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Civil Society Organizations and Civic Engagement

Activities funded by the Civil Society Fund activities have demonstrated the contribution of the Civil Society Fund in building capacities of both the grantees and beneficiary groups to perform civic engagement roles. The civil society organizations and the beneficiary groups took on roles either as monitors, policy entrepreneurs, or as participation facilitators in the communities they served.

As monitors, civil society organizations collected data that inform their interaction with other stakeholders or with the public sector. As policy entrepreneurs, they pursued a policy agenda through consultation, negotiation, collaboration, and other forms of interaction with the public sector. As facilitators, they provided essential services that promoted civic engagement. They acted as links to public institutions by providing skills training, legal services, and information services. Many of the activities required the participants to play multiple roles.

Regional Experiences

In Europe and Central Asia Region, many activities focused on monitoring public sector accountability and performance. In Romania, the Media Organizations Convention was organized to increase capacity of the media in monitoring and fighting corruption. In Azerbaijan, the project, Let Us Know Our Community, Let Our Community Know Us created a database on legislation and national statistics. A website was set-up in Belarus to monitor implementation of the Local Agenda 21, while a pilot project, Pollutant Release and Transfer Register, was implemented in Georgia.

Civil society organizations in the East Asia and the Pacific Region used a range of communication approaches to pursue policy reforms. In Cambodia the Operations Enfants de Battambang pushed for the implementation of laws protecting children's rights, building victims' confidence in the capacity of CSOs and public authorities to address cases of abuse. In the Philippines, the Country Office solicited grant proposals that focused on the 'clean air act', effectively demonstrating the impact of the Civil Society Fund can have in the policy process. The NGO grantees were able to participate in dialogues for policy change while highlighting the voice of the marginalized groups. They pushed for the implementation of the Clean Air Act through media campaigns, formation of a community-based advocacy program, and conduct of a national conference.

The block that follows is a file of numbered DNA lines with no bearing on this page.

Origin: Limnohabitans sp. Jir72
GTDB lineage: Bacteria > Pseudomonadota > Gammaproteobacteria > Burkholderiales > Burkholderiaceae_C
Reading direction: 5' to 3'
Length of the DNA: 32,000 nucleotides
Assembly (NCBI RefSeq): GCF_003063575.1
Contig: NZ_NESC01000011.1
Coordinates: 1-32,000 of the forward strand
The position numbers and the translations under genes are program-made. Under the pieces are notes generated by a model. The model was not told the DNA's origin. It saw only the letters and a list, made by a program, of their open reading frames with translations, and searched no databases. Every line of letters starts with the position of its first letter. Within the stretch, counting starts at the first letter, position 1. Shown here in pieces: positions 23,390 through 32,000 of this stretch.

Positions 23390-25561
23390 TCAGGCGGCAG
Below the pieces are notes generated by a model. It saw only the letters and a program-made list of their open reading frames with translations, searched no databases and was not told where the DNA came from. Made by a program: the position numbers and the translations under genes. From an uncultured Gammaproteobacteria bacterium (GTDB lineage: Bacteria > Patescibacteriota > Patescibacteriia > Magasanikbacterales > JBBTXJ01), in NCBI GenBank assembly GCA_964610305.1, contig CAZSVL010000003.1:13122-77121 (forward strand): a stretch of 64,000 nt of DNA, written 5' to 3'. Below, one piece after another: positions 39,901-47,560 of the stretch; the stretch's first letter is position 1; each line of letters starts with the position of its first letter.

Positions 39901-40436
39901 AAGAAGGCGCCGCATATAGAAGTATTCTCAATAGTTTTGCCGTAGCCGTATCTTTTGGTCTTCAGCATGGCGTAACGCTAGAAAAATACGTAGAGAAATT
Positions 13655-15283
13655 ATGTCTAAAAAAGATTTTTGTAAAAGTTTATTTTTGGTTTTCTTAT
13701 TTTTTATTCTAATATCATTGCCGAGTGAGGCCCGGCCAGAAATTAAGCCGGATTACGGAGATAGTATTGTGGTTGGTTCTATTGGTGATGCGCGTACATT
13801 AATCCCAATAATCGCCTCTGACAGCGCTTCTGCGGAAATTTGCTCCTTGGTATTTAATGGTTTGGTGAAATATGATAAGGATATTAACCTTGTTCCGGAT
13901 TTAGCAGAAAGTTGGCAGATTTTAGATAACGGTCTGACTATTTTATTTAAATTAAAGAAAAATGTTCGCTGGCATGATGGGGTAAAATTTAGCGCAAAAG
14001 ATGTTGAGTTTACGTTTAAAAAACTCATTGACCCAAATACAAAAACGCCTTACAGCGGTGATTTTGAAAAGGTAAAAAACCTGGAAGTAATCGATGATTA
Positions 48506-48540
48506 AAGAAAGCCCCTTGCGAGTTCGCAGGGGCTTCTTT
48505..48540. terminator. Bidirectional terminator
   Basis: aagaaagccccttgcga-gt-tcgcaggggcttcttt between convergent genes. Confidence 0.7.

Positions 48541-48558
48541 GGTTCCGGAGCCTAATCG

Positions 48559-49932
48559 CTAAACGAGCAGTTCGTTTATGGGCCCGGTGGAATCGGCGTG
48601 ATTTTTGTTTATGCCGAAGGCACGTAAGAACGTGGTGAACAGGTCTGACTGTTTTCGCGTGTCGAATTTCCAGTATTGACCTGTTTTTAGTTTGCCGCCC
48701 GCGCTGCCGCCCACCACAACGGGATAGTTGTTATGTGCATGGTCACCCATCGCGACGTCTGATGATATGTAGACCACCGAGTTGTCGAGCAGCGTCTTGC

In Latin America and the Caribbean Region, a focused approach to policy entrepreneurship was also used. This was especially true of the Dominican Republic where participating civil society organizations concentrated their activities towards policy reforms to address HIV/AIDS issues.

The role of civil society organizations as civic engagement facilitators was prominent in all regions. They acted as links to public institutions by providing skills training, legal services, and information services. In Madagascar, an NGO worked to secure birth certificates and identification documents for 300 citizens who would otherwise have been disqualified from voting in elections. In Peru, youth leaders were trained on techniques to detect and prevent corruption. Legal aid centers were set up in China to serve women in 22 townships of the Sichuan province. In India, elected women officials of Gran Panchayats learned about accessing various social development resources of their government. In Morocco, leaders of grassroot CSO's participated in training trainers on building partnerships and creating databases relevant to local development initiatives

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